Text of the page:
Total Solar Eclipse from La Lava, Bolivia
In late October of 1994, we arrived in the Andes Mountains of Bolivia to witness one of nature's rarest and most spectacular celestial events: a Total Eclipse of the Sun. After spending several days getting accustomed to the thin air at 12,000 to 14,000 ft. we began our eclipse adventure in the wee hours of the morning with a three hour bus ride on dirt roads hugging the edge of a 4,000 ft. canyon. As the sun rose, we sipped a couple of cups of the local coca tea, and then waited patently as the moon slid slowly over the morning sun. Our viewing site was a flat arid plane near the village of La Lava, with rocks scattered uniformly in all directions, a landscape looking very similar to the landing site of the first Viking spacecraft on Mars. But one glance skyward was a vivid reminder that this was not Mars. As the last glimmer of sunlight died away, the thin, bright glow of the sun's inner atmosphere quickly gave way to reveal the magnificent outer-corona; shining ever so much more beautifully than can be captured in the photographic sequence shown above.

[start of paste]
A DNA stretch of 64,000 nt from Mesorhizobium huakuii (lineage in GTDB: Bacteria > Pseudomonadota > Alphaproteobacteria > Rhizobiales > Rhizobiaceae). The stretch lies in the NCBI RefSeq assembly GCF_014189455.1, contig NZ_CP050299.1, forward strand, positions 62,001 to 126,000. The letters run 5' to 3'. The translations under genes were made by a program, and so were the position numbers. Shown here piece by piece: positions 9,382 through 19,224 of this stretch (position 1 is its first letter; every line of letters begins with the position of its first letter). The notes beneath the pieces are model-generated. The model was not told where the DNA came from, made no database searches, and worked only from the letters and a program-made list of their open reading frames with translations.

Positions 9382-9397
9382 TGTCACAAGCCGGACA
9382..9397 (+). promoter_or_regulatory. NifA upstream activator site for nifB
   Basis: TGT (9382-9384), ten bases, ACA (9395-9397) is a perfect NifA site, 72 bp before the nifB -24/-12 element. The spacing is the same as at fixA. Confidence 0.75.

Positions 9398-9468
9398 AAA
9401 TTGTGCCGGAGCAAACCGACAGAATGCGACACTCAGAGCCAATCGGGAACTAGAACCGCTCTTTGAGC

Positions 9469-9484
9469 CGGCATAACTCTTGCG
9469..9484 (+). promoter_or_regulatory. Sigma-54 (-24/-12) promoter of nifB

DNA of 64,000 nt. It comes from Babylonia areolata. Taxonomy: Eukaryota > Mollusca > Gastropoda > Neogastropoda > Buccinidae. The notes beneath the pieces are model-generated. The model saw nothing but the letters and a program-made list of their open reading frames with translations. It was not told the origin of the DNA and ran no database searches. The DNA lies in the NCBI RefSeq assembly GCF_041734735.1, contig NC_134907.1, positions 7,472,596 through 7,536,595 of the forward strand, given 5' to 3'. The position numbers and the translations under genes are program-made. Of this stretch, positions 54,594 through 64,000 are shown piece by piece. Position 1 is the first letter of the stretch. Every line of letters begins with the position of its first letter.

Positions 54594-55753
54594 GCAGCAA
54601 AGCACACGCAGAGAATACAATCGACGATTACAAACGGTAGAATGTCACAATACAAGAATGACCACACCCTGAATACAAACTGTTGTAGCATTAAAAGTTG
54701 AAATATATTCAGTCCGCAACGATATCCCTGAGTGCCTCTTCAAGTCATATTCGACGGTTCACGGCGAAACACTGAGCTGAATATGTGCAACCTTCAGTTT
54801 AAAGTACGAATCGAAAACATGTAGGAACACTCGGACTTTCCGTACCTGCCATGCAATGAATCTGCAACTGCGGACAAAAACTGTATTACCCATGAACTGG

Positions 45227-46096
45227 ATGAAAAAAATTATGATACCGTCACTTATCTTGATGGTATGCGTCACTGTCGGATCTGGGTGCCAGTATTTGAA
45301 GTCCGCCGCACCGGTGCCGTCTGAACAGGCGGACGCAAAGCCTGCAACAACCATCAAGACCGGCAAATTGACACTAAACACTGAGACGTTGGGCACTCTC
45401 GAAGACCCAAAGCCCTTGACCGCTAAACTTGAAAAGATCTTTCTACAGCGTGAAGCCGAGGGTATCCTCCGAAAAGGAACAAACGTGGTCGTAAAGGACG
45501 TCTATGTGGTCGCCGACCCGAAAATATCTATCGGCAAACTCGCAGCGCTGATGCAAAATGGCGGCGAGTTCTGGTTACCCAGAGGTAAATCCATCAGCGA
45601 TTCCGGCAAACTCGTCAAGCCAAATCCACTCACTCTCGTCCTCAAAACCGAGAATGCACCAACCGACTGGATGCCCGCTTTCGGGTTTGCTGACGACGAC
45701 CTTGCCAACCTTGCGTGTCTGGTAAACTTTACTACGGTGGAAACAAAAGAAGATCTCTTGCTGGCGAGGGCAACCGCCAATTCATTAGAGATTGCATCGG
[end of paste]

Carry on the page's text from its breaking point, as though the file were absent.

On Location in Bolivia, Nov. 3, 1994.